3answers
1k views

What is the opposite of the perfect aspect?

Most tenses exist in a perfect and non-perfect form, e.g. present vs. present perfect and past continuous vs. past perfect continuous. What is the group of tenses that are not perfect called?
4
votes
5answers
7k views

What word best describes a small store that sells only glasses (spectacles)?

What word would or combination of words would best describe a small store, in which only glasses (spectacles) are sold? Here are some of my guesses, but I think they are all wrong: Eye ware Glass ...
4
votes
2answers
140 views

What do hotel or restaurant employees call the place at the back where tables and chairs are arranged..?

What do hotel or restaurant employees call the place at the back where tables and chairs are arranged..? It isn't a kitchen or a staff lounge but, it's a place for servers to prepare things needed ...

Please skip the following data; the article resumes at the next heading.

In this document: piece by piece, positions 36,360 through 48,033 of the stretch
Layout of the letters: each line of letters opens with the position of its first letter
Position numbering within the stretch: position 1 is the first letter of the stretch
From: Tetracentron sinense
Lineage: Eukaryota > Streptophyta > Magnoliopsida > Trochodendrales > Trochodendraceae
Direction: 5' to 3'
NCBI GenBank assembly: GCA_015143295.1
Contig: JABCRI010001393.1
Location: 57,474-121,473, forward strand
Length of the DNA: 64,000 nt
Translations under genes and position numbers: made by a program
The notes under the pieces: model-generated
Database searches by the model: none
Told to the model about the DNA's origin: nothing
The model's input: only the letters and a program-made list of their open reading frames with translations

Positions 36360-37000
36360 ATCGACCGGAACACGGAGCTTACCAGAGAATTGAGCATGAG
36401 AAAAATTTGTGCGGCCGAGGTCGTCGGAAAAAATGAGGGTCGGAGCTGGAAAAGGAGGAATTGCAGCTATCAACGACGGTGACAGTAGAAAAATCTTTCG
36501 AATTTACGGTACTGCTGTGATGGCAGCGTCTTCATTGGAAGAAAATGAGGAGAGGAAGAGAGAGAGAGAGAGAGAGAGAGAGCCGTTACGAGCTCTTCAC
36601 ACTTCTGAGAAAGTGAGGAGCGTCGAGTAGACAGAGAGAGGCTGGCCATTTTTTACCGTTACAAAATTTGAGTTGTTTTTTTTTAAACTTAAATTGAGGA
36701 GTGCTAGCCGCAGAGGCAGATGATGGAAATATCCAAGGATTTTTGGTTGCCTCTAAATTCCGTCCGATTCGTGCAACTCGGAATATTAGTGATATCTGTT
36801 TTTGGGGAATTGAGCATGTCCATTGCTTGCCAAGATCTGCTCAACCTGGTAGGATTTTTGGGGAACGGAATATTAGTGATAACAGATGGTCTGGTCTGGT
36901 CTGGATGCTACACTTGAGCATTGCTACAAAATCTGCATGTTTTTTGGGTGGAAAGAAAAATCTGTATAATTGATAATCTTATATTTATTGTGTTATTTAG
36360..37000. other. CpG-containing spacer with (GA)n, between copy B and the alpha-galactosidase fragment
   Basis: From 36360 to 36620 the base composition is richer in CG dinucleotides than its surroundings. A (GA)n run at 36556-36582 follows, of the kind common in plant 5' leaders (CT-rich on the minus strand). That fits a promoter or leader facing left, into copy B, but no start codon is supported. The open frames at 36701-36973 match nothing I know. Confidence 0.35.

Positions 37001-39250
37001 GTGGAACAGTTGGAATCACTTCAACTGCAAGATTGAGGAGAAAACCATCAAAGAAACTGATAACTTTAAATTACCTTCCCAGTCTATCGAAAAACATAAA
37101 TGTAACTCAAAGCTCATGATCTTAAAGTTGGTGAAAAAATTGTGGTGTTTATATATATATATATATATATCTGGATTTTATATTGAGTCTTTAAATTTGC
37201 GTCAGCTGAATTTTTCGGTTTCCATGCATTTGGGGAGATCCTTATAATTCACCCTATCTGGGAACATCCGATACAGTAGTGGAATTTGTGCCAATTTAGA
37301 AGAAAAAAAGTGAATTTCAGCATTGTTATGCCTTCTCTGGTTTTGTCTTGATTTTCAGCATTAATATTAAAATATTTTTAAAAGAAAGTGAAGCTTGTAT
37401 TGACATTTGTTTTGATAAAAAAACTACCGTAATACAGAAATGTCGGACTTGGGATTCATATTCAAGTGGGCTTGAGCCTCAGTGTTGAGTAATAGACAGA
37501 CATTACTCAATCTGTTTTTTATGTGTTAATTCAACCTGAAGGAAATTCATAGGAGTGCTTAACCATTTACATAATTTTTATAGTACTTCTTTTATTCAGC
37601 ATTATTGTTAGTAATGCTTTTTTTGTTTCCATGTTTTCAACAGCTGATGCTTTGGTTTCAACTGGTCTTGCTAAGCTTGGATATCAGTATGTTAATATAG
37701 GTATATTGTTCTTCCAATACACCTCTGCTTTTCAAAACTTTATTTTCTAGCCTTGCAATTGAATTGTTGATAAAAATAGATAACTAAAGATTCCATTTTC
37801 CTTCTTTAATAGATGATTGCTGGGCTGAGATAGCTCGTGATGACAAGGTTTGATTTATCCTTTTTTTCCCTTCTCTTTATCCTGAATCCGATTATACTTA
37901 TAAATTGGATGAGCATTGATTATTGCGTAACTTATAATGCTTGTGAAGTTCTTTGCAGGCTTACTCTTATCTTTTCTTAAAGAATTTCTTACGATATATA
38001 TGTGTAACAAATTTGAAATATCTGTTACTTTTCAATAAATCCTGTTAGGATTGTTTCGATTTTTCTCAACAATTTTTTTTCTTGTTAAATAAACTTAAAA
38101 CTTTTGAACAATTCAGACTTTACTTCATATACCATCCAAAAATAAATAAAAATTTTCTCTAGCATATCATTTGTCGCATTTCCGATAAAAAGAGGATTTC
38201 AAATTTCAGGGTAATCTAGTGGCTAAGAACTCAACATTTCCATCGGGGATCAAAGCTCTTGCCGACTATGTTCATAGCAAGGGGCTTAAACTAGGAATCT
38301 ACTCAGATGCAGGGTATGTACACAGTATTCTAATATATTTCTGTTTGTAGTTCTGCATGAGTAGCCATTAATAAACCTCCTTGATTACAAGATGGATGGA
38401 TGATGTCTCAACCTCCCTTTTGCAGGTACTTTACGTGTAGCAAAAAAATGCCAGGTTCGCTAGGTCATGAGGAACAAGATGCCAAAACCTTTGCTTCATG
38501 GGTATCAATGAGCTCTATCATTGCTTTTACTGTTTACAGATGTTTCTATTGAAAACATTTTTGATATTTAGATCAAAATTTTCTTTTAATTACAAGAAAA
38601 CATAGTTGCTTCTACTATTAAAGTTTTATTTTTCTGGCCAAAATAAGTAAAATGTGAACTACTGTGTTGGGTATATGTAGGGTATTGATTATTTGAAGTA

4
votes
1answer
299 views

Is there a word for a last name that is also a word? If so, what is it?

For example; Steve Jobs, Bill Gates, Warren Buffet, John Doe, Sweet Brown (all these last names are also words).
4
votes
1answer
192 views

Does “numeric” abbreviation eg i18n have a name?

In the computer programming context, several long words are commonly abbreviated using the formula first letter, number of letters between, last letter. Eg internationalization --> i18n Is there a ...
4
votes
2answers
43 views

A term for a concept formed through abstraction and from categorization?

For e.g, lets say you take the number 1, 2, 3, 4... etc. From these list of numbers, you can abstract from these ideas the concept of a number. You can't do this if you only know of the number 1, if ...
3
votes
6answers
1k views

What should you call a preface for a small document?